The donation from philanthropists Gordon and Betty Moore is the largest gift to Lucile Packard Children’s Hospital Stanford since the hospital’s founding gift.
March 28, 2017 - By Jennifer Yuan
Lucile Packard Children’s Hospital Stanford has received a gift of $50 million from Gordon and Betty Moore to deliver exceptional patient care and advance research that improves the health of children with heart disease.
The Moores’ donation is the largest private gift to Lucile Packard Children’s Hospital Stanford since the hospital’s founding donation from David and Lucile Packard.
In honor of the new gift, Packard Children’s internationally renowned Children’s Heart Center will be named the Betty Irene Moore Children’s Heart Center. The gift provides funding for clinical and research facilities, an endowment for the center’s highest strategic priorities and endowed positions for faculty to lead specialized care and research.
Gordon Moore is co-founder of Intel Corp. He and his wife, Betty, are also founders of the Gordon and Betty Moore Foundation, which works to create positive outcomes for future generations. They are longtime supporters of Packard Children’s and previously made gifts to enable the hospital’s 521,000-square-foot expansion, which is now nearing completion.
The Moores were motivated to make their latest gift after a child in their family benefited from the care of the Children’s Heart Center. “Our grandchild had lifesaving surgery at the hospital, and we would like to help make sure the capability is there for others,” Gordon Moore said.
“We are honored to have the Moores’ visionary partnership as we strive every day to heal humanity through science and compassion, one child and family at a time,” said Christopher Dawes, president and CEO of Lucile Packard Children’s Hospital Stanford. “The Betty Irene Moore Children’s Heart Center will provide world-leading cardiac care to patients today, tomorrow and for generations to come.”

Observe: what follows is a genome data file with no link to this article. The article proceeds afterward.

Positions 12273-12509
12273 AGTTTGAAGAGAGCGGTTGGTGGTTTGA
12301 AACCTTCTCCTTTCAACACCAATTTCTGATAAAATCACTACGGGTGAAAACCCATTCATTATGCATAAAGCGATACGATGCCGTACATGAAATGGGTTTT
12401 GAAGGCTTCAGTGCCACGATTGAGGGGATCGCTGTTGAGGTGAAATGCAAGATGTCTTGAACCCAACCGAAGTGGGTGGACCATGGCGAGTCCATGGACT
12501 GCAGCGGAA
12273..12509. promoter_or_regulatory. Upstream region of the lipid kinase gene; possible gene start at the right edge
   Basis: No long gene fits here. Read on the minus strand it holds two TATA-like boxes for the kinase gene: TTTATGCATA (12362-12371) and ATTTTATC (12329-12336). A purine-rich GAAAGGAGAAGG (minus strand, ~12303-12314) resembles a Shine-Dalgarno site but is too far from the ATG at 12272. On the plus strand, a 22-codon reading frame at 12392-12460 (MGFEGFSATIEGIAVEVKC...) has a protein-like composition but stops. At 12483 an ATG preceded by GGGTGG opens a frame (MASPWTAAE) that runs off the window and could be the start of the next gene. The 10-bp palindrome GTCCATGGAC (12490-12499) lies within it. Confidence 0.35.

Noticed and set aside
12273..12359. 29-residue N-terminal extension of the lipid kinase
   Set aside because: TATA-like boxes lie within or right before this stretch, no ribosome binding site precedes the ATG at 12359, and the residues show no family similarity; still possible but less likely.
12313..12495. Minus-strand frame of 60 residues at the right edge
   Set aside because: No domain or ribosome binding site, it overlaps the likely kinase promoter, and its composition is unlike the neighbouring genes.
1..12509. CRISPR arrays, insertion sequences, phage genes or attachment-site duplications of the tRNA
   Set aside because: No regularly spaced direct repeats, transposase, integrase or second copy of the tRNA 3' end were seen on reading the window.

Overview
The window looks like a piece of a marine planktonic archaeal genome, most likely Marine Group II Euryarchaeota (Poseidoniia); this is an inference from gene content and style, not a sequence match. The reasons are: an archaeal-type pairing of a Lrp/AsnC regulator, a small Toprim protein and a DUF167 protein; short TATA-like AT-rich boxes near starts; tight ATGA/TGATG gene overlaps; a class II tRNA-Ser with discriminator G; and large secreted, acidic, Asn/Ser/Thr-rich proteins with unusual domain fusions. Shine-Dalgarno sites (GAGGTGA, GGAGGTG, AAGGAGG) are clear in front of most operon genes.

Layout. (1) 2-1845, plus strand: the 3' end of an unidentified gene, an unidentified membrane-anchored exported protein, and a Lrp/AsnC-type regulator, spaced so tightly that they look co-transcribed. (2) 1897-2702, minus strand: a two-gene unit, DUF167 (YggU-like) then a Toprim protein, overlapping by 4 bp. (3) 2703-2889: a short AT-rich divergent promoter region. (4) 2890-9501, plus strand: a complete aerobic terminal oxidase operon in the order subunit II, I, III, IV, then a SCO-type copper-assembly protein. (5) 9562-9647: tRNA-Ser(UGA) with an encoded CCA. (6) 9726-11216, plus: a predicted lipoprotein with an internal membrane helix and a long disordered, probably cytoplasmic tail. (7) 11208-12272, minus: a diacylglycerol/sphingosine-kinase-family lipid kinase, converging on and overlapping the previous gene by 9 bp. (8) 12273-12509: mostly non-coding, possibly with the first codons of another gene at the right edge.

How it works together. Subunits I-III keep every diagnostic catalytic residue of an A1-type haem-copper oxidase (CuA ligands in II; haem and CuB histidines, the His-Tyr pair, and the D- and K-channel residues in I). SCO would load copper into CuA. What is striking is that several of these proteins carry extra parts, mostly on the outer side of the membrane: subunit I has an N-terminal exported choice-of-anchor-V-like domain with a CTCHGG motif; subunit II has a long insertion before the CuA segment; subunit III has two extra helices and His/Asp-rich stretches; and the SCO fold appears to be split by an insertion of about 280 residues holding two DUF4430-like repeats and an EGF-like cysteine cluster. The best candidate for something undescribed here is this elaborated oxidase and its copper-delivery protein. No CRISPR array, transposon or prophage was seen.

Next wave of innovation and discovery
Over the past 70 years, new surgical techniques and medical therapies, some of which were developed at the Stanford School of Medicine and Packard Children’s, have evolved and greatly improved outcomes for children with almost every type of congenital heart disease.
We imagine a day when a child born with a poorly working aortic valve ... receives a replacement valve engineered from his own stem cells.
Heart defects that were once universally fatal can now be surgically improved. As patients born with heart disease survive longer, there are now more adults than children in the United States with congenital heart disease. However, further advancements are still needed to ensure a healthier future for patients, many of whom continue to face a compromised quality of life and require subsequent surgeries.
“Surgical intervention can repair, but it rarely can truly cure,” said pediatric heart surgeon Frank Hanley, MD, who is also the Lawrence Crowley, MD, Endowed Professor in Child Health at the School of Medicine and executive director of the Betty Irene Moore Children’s Heart Center. “Children who have received complex surgical intervention to repair a cardiac abnormality require careful monitoring and specialized care throughout their life span. We imagine a day when a child born with a poorly working aortic valve, rather than undergoing multiple open-heart operations throughout his lifetime, instead receives a replacement valve engineered from his own stem cells. Dr. and Mrs. Moore’s gift comes at a critical juncture — enabling us to advance beyond surgical repair to the discovery of transformational treatments and interventions and, ultimately, to true cures.”